At any rate, as welcome as Bill Murray forever is on any movie screen I’m watching, he just doesn’t come off as intended here. He really is meant to be the heavy. There’s some humanity there, as there always is with Murray, but in the end his character is meant to intimidate and interfere. He’s literally supposed to be a devilish figure, and Mickey and Megan are supposed to be running away, not towards. Case in point: There’s a scene where Mickey slips into Murray’s lair to rescue his angel, and when he walks in on them he finds her sitting on a couch watching old Burt Lancaster movies. (Looks like Brute Force, which is an awesome choice.) Brute Force. With Bill Murray. That looks like fun! That’s not something to run from. If it were me, personally, I’d pull up a chair.
So the movie doesn’t make sense, in an essential way. If you’re working in broad strokes, as this movie is meant to, then your bad guys really need to be bad. Mitch Glazer deserves credit for stacking the deck with fascinating peripheral players, such as Rhys Ifans, The Wire‘s Robert Wisdom, and soul legend Solomon Burke in what must have been one of his last prominent appearances (even though King Solomon is weirdly only filmed from a distance), but on a central level Glazer has miscast his movie. Maybe if Bill Murray and Mickey Rourke switched roles could this particular movie have worked, but unfortunately I really doubt it.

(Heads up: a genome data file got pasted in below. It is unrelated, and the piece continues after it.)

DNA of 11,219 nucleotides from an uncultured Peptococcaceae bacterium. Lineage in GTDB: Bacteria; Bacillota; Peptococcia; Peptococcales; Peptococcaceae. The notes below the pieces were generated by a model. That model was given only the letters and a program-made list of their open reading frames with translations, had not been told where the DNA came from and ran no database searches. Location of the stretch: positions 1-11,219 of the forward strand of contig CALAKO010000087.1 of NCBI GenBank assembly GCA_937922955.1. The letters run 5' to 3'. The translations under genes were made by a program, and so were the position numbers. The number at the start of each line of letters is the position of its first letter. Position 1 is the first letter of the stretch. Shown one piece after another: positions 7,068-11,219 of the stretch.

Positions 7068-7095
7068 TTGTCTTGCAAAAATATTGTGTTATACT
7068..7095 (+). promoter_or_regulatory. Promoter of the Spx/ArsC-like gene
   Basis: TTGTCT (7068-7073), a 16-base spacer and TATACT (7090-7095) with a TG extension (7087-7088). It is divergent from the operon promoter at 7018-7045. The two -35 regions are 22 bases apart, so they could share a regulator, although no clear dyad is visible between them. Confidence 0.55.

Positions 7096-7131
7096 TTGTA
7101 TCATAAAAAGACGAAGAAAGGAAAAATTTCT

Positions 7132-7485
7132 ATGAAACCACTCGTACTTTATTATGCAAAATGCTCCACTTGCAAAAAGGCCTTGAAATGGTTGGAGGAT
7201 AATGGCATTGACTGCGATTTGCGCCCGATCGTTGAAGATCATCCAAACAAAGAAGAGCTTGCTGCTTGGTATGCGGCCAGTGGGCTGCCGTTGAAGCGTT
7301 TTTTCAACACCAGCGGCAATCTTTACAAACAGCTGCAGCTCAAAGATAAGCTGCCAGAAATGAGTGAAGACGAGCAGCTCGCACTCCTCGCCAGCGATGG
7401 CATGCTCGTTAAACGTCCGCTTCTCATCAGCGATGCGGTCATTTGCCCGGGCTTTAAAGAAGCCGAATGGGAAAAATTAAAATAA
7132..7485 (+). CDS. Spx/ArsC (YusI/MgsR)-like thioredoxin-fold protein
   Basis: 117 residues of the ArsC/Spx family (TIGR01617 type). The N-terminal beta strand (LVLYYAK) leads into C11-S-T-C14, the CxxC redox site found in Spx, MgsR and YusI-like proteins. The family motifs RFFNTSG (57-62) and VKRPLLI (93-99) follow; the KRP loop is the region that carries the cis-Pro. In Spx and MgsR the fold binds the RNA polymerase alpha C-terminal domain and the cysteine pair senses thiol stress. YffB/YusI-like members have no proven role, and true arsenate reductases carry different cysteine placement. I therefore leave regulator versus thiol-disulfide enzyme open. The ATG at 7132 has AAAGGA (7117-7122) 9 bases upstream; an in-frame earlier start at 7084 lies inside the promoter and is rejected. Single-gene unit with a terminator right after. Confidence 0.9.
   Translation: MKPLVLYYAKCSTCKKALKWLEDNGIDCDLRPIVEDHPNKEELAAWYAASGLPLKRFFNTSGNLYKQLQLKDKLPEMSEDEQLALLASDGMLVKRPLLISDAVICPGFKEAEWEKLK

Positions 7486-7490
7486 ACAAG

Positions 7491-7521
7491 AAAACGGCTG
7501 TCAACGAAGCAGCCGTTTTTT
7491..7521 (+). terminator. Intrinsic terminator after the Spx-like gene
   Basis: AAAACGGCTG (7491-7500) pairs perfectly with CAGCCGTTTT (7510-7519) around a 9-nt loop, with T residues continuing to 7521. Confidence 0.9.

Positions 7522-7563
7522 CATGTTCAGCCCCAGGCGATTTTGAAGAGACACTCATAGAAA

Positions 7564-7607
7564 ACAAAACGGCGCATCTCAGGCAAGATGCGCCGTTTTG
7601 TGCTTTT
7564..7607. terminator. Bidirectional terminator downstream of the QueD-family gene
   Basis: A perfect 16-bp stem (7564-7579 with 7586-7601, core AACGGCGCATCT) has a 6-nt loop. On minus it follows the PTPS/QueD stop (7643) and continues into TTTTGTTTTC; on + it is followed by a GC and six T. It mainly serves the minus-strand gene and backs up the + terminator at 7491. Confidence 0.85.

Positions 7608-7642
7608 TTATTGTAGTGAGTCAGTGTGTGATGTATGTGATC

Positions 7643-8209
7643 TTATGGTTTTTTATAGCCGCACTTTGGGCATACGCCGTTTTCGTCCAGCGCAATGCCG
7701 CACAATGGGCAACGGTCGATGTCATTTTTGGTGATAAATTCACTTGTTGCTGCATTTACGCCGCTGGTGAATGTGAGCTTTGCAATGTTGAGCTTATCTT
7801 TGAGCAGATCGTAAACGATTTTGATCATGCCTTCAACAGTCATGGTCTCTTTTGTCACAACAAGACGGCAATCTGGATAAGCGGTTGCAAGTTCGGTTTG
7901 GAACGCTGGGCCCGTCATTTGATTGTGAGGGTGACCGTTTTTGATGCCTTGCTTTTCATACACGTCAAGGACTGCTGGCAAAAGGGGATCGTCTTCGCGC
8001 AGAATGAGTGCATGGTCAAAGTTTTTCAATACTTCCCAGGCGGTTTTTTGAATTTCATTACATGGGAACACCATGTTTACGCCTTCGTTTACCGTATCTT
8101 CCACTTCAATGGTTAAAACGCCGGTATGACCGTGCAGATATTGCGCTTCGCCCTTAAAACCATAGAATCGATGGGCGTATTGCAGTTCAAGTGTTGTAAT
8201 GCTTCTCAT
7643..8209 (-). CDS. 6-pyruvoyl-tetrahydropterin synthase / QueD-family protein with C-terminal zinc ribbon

Passion Play is an indulgent mess of a movie that is funny in places it isn’t meant to be. For me, it was worth watching, because I’m insane. I would watch a shot-for-shot remake of The Color Purple if it starred Mickey Rourke and Bill Murray. Also, no matter who you are, you’d probably laugh pretty hard at the last few shots of this movie. Again, they’re not meant to be funny, but they really, really are. I would explain more, but that would be giving away the ending. Even though the film’s title already does.
I feel bad poking fun at a movie that obviously meant a lot to somebody (at least one person, anyway), but I can’t help myself. Maybe I shouldn’t have written this piece. I guess sometimes when I spend time watching these movies, I have to try to make sense out of the experience any way I can, which for me involves writing about it. And hey, maybe you have read all of this and I somehow convinced you to check out the movie, in which case I provided free advertising. To those people I say: it’s kind of worth it. There aren’t two movies like it. Beats the hell out of Transformers. Just don’t expect it to be comprehensible and you’ll be fine. And somebody, please, print me up a T-shirt of that final image.